When we were younger, there was one question that was often asked. “If you were a superhero, what power would you want?” That was the age-old question that was posed to many of us growing up, especially those of us that had an affinity for comic books. Some of the most common answers were flight, super strength, and invisibility. Invisibility always came with lofty goals like being able to rob a bank without being caught, which wouldn’t make sense at all. That power is the subject of a deeply disturbing Kevin Bacon film that is set to leave Netflix soon, Hollow Man.
Hollow Man came out in the year 2000. The film was initially inspired by The Invisible Man, which is a story that has been adapted several times from a novel of the same name that was written by H.G. Wells in 1897. The book was influential and helped Wells to gain the title of “father of science-fiction.” Except Hollow Man was more of a science-fiction-based horror film that loosely borrowed the ideas of the book. The film holds a horrible 26% critic rating and 28% audience rating on Rotten Tomatoes. In the film’s defense, it is far more entertaining than the scores on Rotten Tomatoes give it. Although it was critically panned, the film pulled in $190 million in worldwide box office numbers against a budget of $90 million, essentially making it a success. Kevin Bacon might have been a huge reason why this movie succeeded so much.
Hollow Man follows Sebastian Caine (Kevin Bacon) and his fellow group of research scientists, who are attempting to create a serum for the military that will make whoever takes the serum, invisible. They have engaged in plenty of animal trials, as their facility is full of animals that are invisible. However, a huge issue is bringing these animals back from invisibility without killing them. They practice on a gorilla and are successful in bringing the gorilla back to visibility. However, Caine lies to the military and tells them they are close, but not quite at the level, they should be at. He then convinces his team that the military has given them permission to take their experiment into human trials. Caine is subjected to the trial and turns invisible. However, he cannot be brought back, as he nearly dies from the serum. Without spoiling the rest of the film, fans can go see what else happens on Netflix.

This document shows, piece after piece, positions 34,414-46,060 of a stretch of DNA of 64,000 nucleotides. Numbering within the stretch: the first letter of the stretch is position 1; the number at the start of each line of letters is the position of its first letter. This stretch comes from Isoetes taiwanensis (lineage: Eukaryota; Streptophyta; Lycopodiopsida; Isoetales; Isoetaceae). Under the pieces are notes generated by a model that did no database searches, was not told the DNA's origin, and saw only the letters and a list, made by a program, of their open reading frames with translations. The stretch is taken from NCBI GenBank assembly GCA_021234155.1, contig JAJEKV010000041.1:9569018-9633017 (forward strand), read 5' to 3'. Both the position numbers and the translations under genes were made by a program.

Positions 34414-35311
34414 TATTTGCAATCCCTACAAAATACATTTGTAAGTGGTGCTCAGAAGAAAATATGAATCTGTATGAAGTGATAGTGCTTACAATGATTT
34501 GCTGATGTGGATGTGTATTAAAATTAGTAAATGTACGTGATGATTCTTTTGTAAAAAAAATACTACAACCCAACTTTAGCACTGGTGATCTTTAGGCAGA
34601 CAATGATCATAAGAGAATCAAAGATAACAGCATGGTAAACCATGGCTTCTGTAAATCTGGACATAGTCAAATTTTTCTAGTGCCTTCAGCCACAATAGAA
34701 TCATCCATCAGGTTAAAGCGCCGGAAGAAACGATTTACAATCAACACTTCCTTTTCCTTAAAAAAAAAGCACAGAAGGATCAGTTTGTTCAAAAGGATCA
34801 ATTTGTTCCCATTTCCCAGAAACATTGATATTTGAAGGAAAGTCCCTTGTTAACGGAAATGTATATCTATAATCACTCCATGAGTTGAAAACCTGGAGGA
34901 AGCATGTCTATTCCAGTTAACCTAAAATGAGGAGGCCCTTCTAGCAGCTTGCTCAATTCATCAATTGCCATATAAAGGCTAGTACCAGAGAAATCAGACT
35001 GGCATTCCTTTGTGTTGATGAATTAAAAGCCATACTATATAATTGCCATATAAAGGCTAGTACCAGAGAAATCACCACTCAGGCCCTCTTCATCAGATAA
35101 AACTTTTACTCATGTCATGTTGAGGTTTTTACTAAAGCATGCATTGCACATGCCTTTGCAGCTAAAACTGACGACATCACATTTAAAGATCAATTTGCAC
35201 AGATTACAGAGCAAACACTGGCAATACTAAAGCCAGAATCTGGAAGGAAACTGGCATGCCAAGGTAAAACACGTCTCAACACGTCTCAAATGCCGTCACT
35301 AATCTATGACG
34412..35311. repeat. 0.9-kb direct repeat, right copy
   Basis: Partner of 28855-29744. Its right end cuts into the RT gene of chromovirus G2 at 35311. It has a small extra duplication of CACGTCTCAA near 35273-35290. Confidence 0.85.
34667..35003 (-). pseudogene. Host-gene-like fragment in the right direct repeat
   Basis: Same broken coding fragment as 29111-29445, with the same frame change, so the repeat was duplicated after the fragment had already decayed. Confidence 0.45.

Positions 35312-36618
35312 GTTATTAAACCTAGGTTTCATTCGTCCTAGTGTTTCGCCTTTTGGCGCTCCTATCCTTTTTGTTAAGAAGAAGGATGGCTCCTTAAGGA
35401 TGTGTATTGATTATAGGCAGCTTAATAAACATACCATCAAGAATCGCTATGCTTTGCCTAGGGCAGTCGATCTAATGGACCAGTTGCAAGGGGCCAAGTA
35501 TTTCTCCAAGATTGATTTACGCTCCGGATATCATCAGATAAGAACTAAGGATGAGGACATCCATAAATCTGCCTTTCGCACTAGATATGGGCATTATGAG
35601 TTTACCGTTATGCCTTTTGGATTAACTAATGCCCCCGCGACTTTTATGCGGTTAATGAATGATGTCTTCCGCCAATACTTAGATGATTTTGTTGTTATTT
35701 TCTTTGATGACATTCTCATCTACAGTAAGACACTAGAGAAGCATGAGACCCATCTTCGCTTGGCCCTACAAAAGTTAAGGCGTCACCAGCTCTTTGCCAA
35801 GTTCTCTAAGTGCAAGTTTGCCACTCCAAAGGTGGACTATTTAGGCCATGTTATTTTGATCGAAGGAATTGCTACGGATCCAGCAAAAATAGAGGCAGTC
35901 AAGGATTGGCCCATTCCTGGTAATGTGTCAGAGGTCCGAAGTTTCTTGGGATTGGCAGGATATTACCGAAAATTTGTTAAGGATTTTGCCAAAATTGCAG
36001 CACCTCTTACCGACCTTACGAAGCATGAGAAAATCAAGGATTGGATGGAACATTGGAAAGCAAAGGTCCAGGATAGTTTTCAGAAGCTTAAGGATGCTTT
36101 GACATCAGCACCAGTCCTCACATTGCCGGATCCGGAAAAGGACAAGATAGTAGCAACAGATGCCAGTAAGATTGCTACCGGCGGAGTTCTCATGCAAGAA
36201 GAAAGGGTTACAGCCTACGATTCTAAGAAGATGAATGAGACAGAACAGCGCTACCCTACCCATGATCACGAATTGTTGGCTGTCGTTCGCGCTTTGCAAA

Hollow Man does contain some nods to the original novel, as there is a scene where Sebastian Caine (Kevin Bacon) leaves the facility, though he is asked not to. He creates a mask and gloves from latex so that the rest of the team can spot him around the facility. He uses this disguise to leave the facility, which bears a striking resemblance to the description of The Invisible Man, with his bandages and a fake nose. However, Caine is a bit more murderous than the book’s protagonist. Caine is also a scientist that relies heavily on beakers and other experimentation tools, which is the basis of the weird nature of The Invisible Man.
Hollow Man stars Kevin Bacon, Elisabeth Shue, Josh Brolin, Greg Grunberg, Mary Randle, and Kim Dickens. Again, though the film was some huge negative reviews on Rotten Tomatoes, it is still considered a success. The film was nominated for an Academy Award for Best Visual Effects, which was lost to Gladiator. That is some huge praise for a film that was looked at in such a negative way. Not many science-fiction-based horror films are in the Oscar-nominated category. Not many horror movies can even claim that either. There was a straight-to-DVD sequel released in 2006 that starred Christian Slater, but we like to forget that one exists.
Hollow Man is streaming right now on Netflix, and despite its negative press, the film features a truly horrifying performance from Kevin Bacon. Not that he hasn’t played a psycho before this film had come out, but he plays that part to perfection in this film. It might seem like an odd take on a classic novel, but it’s still entertaining. The film is set to leave Netflix on July 1st, so watch it while you can.